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DOING GOOD. [Newspaper Article] — The Australian Band of Hope Review, and Children's Friend — 1 March 1856
DOING GOOD. ^To do good is a great work, and a great, work requires care and persever ance. The first thing to be done, if we wish to succeed in our pursuit, is to be come ourselves what we wish others to become. If we wish that others should become abstainers from all intoxicating drinks, we, ourselves, should become ab stainers. If we wish that others should become Christians, we should become Christians also. This is the doctrine aftd precept of Christ. There is scarcely a person in the whole World but what has neglected some op portunity of doing good. IIow often we bear people swear and speak profane language, yet we have not the moral courage to reprove them; or, we let slip the opportunity, and when the opportu nity is past, then we begin to reflect and call to mind that we have had an oppor tunity of doing good, and taken no ad vantage of it. How frequently we see people indulge in intoxicating drinks, and we never speak one kind word to them-never re mind them of tfee evil ...
BIBLE QUESTIONS. [Newspaper Article] — The Australian Band of Hope Review, and Children's Friend — 1 March 1856
BIBLE QUESTIONS »»uu was iue BOTIIU great conqueror 01 WULCD tfe have any certain record ? Required, the names, in order, of the female ancestors of Christ. The most correct list to be published, and three number» of the " Band of Hope Review M to be given to the first and best answer to either question. Mfc. EDITOR,-Will some of your Intelligent young readers be kind enough to say in your next, whether the death of Adam was the nataral consequence of eating the fruit, or was it a punishment from God for the sin of disobedience? l^UEBO.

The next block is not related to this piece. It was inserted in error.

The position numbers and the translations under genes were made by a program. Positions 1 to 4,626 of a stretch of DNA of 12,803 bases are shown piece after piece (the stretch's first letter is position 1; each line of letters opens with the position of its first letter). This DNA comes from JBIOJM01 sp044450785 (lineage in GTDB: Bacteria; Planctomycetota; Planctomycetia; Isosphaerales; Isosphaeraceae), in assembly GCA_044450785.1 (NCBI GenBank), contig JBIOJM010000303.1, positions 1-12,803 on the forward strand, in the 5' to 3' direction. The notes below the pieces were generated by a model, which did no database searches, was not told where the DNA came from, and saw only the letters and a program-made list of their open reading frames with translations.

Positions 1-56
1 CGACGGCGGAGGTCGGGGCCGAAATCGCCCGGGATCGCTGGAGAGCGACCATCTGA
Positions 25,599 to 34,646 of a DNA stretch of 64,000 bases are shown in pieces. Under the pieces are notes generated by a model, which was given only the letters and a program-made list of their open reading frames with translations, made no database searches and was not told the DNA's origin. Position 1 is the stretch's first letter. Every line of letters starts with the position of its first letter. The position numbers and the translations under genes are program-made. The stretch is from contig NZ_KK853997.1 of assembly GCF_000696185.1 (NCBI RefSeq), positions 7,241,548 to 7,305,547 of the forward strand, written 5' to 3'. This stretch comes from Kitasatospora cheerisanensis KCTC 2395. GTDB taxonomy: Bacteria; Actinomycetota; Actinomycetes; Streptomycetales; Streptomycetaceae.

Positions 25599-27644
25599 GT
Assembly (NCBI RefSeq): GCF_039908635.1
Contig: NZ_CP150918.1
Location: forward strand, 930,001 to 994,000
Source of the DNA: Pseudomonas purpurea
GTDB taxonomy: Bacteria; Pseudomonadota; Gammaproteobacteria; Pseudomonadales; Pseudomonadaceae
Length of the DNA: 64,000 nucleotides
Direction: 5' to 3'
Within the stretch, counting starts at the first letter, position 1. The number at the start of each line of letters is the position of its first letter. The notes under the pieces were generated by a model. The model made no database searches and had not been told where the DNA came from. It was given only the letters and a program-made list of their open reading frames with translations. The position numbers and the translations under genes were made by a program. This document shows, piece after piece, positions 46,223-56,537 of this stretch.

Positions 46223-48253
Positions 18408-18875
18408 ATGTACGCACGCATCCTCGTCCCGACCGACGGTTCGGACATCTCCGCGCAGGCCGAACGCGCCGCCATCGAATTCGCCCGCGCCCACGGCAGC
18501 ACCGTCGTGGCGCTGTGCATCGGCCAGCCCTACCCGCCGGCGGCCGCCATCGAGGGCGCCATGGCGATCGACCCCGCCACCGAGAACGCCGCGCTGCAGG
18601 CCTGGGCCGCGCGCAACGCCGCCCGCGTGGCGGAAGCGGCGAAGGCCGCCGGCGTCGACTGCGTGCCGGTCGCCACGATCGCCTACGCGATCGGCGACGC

HISTORY. HANGING GARDENS OF BABYLON. [Newspaper Article] — The Australian Band of Hope Review, and Children's Friend — 1 March 1856
HISTORY. HANGING' GARDENS Off BABYLON. BABYLON was intersected by a branch of the river Euphrates, running from the north to the sonth side, over which in the mcst central part, a bridge was erected. At either end of this bridge was a palace, the one on the east side of the river denominated the old, and the one on the west called the new, in which were the celebrated hanging gardens. Rollin in his Ancient History, gives the following account of thqjn : -" They contained a square on every side of 400 feet, and were carried up in the manner of several large terraces, one above another, till the height equalled that of the walls of the city. The ascent was from ^terrace to terrace, by stairs 10 feet wide. The whole pile, was sustained by vast arches, raised upon the arches, one above another, and strengthened by a Wall surrounding it on every side, of 22 feet, in thickness. On the top of the arches, were first laid large flat stones 16 feet long, and 4 feet broad; over these was a lay...
Answers to the Question in our last. "E. W." taking the prize. [Newspaper Article] — The Australian Band of Hope Review, and Children's Friend — 1 March 1856
Answers to the Question in our last. (i E. Wy talcing the prize. The Bible Question in your lait number, refers to the Chief Comer Stone, spoken of by David, in the 118th Psalm 22nd verse, " The Stone which the Builders refused has become the liead of the corner and St. Paul also mentions in the latter part of the 20th verse of the 2nd Chapter of Ephesians, in which he says, " Jesus Christ himself being the Chief corner Stone," it is also mentioned by Matthew, 21-42, and again by the prophet Isaiab, 28-10. E. W. » Wilham-street, Wooloomooloo. February 10ch, 1856. What structure strong and firm can Without a corner ttone, To make its walls erect, secure, And fit to stand alone P David once rejected was. And scorned for humble birth; But Israel's God exalted him, And recognised his worth. So Christ above has now become, The hope and corner stone, Of all who trust him for his grace, And trust in bim alone. J. H, Redfern Sabbath School. ^¥he Storte which the builders fcesfused, -Anti ca...
PITT STREET BAND OF HOPE. [Newspaper Article] — The Australian Band of Hope Review, and Children's Friend — 1 March 1856